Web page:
Gave this as a gift, and he was pleasantly surprised at getting it so soon.
The quality was as expected, and as promised.
Published 5 months ago by Forester W. Jenkins
5.0 out of 5 stars It doesn't get any more incredible than this
This is Jimmy Smith's Back at the Chicken Shack. This is the first album of his that I heard as a younster and a great introduction to the genre of jazz. Read more
Published 15 months ago by trackerdan
5.0 out of 5 stars Timeless Music
I first heard Jimmy Smith's "Back at the Chicken Shack" during the summer of 1963. My introduction to Jimmy Smith, Kenny Barrell & Stanley Turrentine was mesmerizing,... Read more
Published 15 months ago by Don Sexton
5.0 out of 5 stars Not an expert...but I know what I like!
This is a great and unique quartet. Organ, Guitar, Sax, Drums, that's it. VERY cool and interesting sound and some rippin' compositions. Highly recommended!
Published 15 months ago by Cavetus Emptore
5.0 out of 5 stars ...an album you must hear !!
Jimmy Smith - Back At The Chicken Ranch (1963) Analogue Productions SACD

Jimmy Smith's "Back At The Chicken Shack" is one of the hallmark albums for lovers of the... Read more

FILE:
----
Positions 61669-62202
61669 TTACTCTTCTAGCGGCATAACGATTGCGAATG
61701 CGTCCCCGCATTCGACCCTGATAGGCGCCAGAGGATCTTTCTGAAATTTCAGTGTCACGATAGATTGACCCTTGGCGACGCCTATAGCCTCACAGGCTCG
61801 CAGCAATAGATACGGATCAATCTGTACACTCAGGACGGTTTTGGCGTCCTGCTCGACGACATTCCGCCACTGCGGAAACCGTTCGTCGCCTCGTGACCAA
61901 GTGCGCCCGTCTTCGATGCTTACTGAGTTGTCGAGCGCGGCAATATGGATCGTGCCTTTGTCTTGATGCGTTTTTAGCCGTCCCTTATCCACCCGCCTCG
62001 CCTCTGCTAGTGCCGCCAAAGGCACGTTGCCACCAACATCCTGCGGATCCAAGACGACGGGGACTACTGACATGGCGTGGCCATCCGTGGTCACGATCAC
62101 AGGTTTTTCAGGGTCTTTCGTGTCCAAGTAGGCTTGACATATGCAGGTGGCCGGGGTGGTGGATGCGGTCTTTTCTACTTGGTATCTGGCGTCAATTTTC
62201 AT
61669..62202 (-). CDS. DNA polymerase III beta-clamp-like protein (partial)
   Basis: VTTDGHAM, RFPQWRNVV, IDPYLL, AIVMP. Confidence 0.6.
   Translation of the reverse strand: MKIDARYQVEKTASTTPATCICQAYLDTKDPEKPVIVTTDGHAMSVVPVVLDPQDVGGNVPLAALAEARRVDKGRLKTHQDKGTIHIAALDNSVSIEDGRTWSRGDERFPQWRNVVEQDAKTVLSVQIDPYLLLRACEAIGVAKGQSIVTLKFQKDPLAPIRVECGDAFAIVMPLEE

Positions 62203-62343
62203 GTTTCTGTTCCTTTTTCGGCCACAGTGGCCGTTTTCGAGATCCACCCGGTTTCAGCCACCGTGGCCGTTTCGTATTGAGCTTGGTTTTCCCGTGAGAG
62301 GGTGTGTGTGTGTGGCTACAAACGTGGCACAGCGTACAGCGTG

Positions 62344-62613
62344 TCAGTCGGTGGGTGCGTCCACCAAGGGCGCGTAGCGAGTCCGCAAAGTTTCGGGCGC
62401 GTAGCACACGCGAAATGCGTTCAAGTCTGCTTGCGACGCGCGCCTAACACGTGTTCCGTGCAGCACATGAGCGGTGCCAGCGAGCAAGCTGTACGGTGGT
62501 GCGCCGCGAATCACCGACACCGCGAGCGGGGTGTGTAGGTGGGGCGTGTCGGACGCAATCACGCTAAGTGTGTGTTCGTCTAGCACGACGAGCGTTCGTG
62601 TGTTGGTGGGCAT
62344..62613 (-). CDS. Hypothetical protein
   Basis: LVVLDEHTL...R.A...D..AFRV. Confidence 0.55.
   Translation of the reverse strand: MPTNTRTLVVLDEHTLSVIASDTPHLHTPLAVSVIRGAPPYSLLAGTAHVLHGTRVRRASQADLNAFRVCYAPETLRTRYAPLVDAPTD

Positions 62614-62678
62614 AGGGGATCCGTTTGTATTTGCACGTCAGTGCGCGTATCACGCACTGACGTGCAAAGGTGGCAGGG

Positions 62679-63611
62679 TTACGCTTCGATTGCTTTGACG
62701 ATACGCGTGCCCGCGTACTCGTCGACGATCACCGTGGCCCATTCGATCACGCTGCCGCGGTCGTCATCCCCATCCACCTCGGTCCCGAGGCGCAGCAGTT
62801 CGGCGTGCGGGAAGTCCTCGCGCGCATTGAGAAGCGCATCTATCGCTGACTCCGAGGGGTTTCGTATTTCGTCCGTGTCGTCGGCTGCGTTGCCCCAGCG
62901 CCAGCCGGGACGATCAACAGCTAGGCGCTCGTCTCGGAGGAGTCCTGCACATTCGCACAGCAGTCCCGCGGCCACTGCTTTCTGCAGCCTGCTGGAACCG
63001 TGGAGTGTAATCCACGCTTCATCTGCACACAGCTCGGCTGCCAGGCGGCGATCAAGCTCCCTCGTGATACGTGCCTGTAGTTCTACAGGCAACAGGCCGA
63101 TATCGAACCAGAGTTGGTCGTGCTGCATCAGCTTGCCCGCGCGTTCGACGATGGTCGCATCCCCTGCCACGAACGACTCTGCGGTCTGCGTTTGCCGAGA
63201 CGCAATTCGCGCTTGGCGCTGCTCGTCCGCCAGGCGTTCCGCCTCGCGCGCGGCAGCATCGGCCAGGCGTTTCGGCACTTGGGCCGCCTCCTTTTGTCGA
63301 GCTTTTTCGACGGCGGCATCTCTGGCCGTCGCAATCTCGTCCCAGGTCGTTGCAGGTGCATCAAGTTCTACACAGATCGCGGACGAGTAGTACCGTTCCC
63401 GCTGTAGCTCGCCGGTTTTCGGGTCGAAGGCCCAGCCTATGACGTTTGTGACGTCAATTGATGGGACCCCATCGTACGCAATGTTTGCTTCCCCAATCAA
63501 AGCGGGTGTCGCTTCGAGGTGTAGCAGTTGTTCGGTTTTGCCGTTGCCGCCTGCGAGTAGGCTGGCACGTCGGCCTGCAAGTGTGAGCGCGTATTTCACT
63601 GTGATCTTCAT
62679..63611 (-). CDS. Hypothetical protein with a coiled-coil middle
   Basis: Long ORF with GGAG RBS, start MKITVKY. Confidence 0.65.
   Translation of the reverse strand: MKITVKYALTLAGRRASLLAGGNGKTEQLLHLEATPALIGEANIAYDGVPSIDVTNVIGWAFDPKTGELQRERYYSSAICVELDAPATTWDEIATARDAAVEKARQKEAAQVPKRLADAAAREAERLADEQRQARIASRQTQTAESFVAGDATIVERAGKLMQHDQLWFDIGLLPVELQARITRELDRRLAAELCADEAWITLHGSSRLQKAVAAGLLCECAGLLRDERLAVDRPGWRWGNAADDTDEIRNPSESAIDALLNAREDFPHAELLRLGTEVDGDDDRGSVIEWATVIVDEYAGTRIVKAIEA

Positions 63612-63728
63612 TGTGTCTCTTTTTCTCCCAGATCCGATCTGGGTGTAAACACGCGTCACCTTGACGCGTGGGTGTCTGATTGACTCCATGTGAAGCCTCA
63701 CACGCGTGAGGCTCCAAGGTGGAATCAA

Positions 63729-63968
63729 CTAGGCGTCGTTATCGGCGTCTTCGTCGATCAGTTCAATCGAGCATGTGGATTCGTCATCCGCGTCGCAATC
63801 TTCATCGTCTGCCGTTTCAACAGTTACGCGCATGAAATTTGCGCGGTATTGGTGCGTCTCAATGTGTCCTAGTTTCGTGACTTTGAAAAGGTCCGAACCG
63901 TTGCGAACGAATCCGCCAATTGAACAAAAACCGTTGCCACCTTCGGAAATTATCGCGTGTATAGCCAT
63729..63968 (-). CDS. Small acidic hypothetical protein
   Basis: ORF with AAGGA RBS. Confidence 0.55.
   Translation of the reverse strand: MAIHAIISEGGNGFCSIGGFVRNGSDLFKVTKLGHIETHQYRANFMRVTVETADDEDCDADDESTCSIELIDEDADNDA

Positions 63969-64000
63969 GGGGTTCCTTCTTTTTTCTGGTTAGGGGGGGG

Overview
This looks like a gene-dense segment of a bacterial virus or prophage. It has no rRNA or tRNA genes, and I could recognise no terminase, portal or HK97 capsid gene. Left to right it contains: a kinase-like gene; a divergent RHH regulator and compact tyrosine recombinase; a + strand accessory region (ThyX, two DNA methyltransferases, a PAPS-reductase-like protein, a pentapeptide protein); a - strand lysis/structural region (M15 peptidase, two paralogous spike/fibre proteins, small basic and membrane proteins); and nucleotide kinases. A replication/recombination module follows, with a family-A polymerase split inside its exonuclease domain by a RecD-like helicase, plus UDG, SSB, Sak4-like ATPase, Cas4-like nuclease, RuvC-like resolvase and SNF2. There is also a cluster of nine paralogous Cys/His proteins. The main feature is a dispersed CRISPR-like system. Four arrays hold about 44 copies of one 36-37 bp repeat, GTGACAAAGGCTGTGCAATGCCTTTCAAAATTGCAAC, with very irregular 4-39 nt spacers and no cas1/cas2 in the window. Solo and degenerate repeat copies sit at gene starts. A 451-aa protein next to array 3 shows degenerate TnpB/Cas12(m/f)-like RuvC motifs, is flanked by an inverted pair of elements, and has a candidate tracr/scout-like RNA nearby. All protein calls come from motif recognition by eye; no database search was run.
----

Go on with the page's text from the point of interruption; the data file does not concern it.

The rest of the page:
Published 16 months ago by James W. Unger
5.0 out of 5 stars EVERY JAZZ COLLECTION SHOULD HAVE THIS
I was born in Jimmy's hometown, and influenced by the "Philly" sound. I have listened to him for more years than I care to remember. Read more
Published on October 18, 2011 by Edd Anderson
5.0 out of 5 stars One of Smith's strongest recordings
Back in the Chicken Shack is definitely on my top 5 Jimmy Smith albums of all time, it's up there with the Sermon, the Cat, and Bashin'. Read more
Published on January 3, 2011 by Jason Weber
5.0 out of 5 stars The Album that Inspired Everyone... !
BACK AT THE CHICKEN SHACK is one of those anthems that if you play organ you're expected to know...
Prior to that it was Bill Dogget's Honky Tonk... Read more
Published on September 12, 2010 by Eddie Landsberg
5.0 out of 5 stars Classic
There are other aspects to the great Jimmy Smith besides Back At The Chicken Shack, for the full sphere of Smith's work, check out the big band volumesBashin': The Unpredictable... Read more
Published on May 31, 2010 by Bill Your 'Free Form FM Print DJ